This book is more convoluted than a writhing snake...
The gimmick of the book is the fact that the main detective has the ability to put himself in the killer's shoes, and sort of empathizing with him. I think I've never came across something remotely similar.
Apart from its convoluted nature (inline with today's Crime Fiction standards), I've kind of liked it, but with some reservations. The author, new to me, took some well-trodden ground, and wrought havoc with my expectations.
The plotting is excellent, the narrative convoluted and sparky at times . He weaved his cast with the hand of an artisan and created a set of convincing protagonists. There’s a rich density to the layering of points-of-view, but the most unsettling feature of the book is the author's use of first-person-narration amongst various third-persons’ (victims, police, suspects), making the overall effect quite effective.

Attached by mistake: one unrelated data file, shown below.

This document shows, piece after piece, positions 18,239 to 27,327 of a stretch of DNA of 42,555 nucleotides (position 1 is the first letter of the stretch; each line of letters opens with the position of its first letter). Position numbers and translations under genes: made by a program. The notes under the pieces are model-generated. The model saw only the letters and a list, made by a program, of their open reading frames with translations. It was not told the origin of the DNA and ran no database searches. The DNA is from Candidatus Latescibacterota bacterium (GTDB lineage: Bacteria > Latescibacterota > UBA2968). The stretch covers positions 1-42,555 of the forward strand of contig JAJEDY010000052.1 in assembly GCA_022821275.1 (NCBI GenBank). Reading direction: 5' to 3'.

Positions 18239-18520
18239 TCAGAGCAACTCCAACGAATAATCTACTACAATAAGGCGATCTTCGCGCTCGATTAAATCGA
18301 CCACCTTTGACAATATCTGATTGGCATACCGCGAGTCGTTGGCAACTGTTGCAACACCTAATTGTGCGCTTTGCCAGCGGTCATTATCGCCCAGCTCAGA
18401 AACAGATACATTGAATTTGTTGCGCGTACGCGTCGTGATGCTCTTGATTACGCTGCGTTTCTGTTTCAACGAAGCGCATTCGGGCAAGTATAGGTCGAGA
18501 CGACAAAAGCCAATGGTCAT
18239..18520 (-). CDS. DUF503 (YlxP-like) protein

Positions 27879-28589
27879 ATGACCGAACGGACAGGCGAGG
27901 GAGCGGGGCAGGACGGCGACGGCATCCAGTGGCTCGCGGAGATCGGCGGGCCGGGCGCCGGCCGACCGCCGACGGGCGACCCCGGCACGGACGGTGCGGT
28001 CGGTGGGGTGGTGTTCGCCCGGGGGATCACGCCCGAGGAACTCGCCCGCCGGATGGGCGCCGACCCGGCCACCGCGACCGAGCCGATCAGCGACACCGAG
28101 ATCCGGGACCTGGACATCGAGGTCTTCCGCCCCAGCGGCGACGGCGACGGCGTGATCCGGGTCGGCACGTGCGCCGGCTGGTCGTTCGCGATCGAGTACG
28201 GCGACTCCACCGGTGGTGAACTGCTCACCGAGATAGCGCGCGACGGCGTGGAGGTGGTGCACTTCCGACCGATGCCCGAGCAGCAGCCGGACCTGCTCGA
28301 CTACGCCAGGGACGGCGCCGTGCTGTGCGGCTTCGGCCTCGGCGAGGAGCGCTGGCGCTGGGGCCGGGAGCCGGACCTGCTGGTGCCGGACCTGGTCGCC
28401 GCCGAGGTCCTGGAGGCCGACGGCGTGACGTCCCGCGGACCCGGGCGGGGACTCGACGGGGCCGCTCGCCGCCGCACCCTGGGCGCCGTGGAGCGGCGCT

The pervasive use of the "I" pronoun in the book, without identifying the source of the voice made me start doubting my initial assumptions about the culprit.
The bad part for me was the palpable artificiality. I felt I was being lead in one direction, and then, all of a sudden, another red herring, to plant the seeds of doubt. This happened several times, putting me out of the story in consequence.